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1.6 turbo diesel - engine trouble

3426 Views 9 Replies 6 Participants Last post by  flugus
Hi there,

We have a 2004 1.6 Turbo Diesel CMax, 73000 km. Recently we have been experiencing irregular idling speed, particularly when the engine is cold, black smoke , and strange rattling noises combined with very jerky acceleration. Driving with higher revs in all gears alleviates the problem (2500 rpm upwards).

These faults don't show up all the time - however it doesn't seem to be combined with the cold/damp, as they also occur in dry weather. But the car runs a lot smoother after it's been driven about 20 minutes or so.

We've recently had the car serviced ( at proper Ford place) but they couldn't find anything wrong.(!)

Has anyone got any notion about what might be wrong? Any ideas would be appreciated.

Thanks a lot


Edited by: flugus
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the idling speed is the choke working.
black smoke is nothing. dont worry about that.. diesels do that. especially after a few years.
the rattling. thats diesel clatter.
basically when the car is cold (even if its warm out) its the turbo not working properly because they need hot air to work. nd if the car is cold the turbo is getting cold air. so its not working how it should. just lay off the turbo for about 10 mins after you start the car. thats common on all diesels. my brand new one does it. my bro's focus tdci sport does it. my dads volvo d5 does it. its common.
i've even seen "i love the sound of diesel clatter in the morning" bumper stickers
I don't call th eamount of balck smoke I have emitting normal. My driveway has a big black sooty patch where I start my car each morning. See http://www.cmaxownersclub.co.uk/forum/forum_posts.asp?TID=1012&PN=1for my experience, sounds very similar to flugus
Does the car get used mainly for short trips? If so a good old 'italian tune up' might be in order.
Thanks everyone for your input.

Ravenger, yes, at present we have a lot of short trips and we have realized that the car runs a lot better when it's warmed up decently. When cold it sometimes judders horrendously, which disappears when you rev up to about 3000 without engaging the clutch, then let the clutch in again (or else just change down).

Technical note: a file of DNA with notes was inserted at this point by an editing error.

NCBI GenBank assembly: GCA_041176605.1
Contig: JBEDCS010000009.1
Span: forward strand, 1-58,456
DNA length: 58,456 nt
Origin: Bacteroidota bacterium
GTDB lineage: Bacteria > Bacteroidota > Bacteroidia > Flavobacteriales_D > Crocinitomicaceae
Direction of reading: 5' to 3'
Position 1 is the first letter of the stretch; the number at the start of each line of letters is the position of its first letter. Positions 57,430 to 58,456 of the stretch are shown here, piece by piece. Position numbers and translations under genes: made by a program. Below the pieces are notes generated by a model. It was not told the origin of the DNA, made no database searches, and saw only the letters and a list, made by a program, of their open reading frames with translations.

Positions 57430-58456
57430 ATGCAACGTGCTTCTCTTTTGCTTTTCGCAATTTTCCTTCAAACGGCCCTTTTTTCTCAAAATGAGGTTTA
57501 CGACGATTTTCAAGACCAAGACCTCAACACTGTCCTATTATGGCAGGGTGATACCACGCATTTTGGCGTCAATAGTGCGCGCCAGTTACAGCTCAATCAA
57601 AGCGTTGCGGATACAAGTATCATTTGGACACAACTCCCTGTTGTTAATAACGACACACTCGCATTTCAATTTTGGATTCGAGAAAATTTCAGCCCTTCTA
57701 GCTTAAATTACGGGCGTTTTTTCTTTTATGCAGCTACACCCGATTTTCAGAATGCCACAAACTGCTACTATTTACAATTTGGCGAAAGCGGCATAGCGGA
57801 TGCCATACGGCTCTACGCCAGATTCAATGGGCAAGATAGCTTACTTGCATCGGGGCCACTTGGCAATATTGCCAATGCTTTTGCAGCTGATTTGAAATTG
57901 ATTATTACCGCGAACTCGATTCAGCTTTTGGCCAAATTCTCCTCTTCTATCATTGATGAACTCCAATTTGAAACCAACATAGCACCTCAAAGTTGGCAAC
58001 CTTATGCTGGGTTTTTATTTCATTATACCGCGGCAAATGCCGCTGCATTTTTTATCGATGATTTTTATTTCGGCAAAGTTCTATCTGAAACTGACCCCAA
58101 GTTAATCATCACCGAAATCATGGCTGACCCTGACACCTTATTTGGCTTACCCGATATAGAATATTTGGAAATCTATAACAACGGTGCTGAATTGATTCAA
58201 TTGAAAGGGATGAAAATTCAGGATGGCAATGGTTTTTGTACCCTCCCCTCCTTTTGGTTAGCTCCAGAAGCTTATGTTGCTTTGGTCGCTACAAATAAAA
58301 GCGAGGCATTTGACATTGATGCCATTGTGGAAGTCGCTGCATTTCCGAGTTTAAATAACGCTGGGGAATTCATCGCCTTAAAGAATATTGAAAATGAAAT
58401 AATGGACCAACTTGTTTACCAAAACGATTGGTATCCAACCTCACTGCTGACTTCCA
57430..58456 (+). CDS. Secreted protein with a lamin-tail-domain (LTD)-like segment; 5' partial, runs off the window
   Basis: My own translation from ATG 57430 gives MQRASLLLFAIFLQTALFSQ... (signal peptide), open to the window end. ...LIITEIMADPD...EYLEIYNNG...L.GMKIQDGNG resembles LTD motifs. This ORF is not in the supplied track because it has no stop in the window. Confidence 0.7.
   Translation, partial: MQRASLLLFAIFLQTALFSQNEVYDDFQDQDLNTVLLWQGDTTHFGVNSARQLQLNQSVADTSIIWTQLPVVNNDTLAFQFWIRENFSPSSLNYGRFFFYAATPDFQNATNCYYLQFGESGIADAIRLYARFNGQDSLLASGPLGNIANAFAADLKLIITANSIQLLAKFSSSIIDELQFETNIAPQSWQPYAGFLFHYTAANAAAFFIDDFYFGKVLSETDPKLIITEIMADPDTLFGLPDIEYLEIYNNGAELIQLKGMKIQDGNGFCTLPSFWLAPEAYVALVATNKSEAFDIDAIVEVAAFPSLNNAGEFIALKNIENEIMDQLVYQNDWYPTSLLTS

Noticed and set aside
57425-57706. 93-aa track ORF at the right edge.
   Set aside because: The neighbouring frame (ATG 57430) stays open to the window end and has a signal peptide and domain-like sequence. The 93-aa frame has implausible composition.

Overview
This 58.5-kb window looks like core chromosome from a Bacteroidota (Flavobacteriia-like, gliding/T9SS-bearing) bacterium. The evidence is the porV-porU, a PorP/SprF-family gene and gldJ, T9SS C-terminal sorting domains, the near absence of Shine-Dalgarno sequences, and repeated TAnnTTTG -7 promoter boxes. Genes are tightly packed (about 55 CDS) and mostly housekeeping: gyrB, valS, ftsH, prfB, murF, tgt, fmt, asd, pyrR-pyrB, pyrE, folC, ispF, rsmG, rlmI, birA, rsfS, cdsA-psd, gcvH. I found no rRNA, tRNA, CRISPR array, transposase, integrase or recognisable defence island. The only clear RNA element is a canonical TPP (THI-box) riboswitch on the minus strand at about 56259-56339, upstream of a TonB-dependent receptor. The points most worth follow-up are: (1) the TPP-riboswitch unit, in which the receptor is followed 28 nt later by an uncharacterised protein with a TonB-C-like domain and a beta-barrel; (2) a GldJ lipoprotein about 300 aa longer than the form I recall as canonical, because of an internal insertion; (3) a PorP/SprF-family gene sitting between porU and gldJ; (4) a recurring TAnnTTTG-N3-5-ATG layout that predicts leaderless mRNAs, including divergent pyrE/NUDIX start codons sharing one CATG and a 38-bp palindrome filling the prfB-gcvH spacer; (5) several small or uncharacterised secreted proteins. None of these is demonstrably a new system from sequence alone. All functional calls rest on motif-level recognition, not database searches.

So we can live with it at present - maybe once we've been on a longish trip things might improve!!?

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Italian tune up: Once the engine is fully warmed up, take it on a motorway and drive in a gear or two lower than normal, so the revs are high, but below the red-line, and drive like that for a couple of minutes. It'll clean all the carbon deposits out of the engine. Only do that if you're confident that the engine is mechanically sound though!

I drive my car to work one week in three, which involves a motorway run. At least once that week I accelerate onto the motorway using near maximum revs, just to give it a bit of a clean out. The other two weeks my wife uses the car, which only gets used for short runs and never really warms up, which isn't good for the engine, hence why I thrash it occasionally.
Thanks Ravenger, sounds like a good tip. We'll report back when we've tried it out!
I think there are a few misconceptions in the various replies.

Firstly the1.6 tdci does not have a choke.
Cold start is taken care of by the main ecu adjusting fuel delivery to the injectors to compensate for cold running.

A turbo does not need hot gas to work. It works by using the exhaust pressure created by combustion. The fact that it getsw hot is a byproduct of combustion. An engine is more efficient in cooler air due to cooler air being denser therby aiding combustion. (thats why turbos have intercoolers)

Many diesels do leave some haze behind them especially when accelerating but if you have got a large quantity of black smoke then the engine is overfueling and the black smoke is a result of incomplete combustion.

You have to accept that the modern diesel engine is a complicated piece of kit these days.There are numerous sensors recording engine temperature, ambient temperature, air pressure, air flow into the engine just to name a few. These sensors tell the ecu how much fuel to deliver to the engine at what point in the combustion cycle. As a brief example if the engine temperature sensor fails to record the fact that the engine is hot the ecu will think that the engine is cold and supply excess fuel to compensate which infact it does not need and then you get black smoke.

It has to be to get by the emissions legislation.
I suggest that in the long run that you have the car put on a code reader to identify the problem thereby reducing the likely hood of replacing parts that did not need replacing.

Sorry for rambling on and good luck

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As these engines do have EGR has a sticking EGR valve been checked. Excess EGR does cause a very "lumpy idle"
Try also checking how clean the air filter is as well as perhaps running an injector cleaner (redex or wynnes) through a tank of fuel
We tried the Italian tune up (some time ago now) and it seemed to help a bit but we still weren't happy with it. The Ford people then found that one of the turbo pipes was faulty and replaced it, which made for a lot better driving but didn't seem to lessen the black cloud trailing along behind us. So in the end we took it back to the Ford place again and they reprogrammed the PCM module - that was a few days ago and now the car drives like new, no juddering or hesitation, no black clouds.

So thanks everyone for the input, thought I would just keep you updated.
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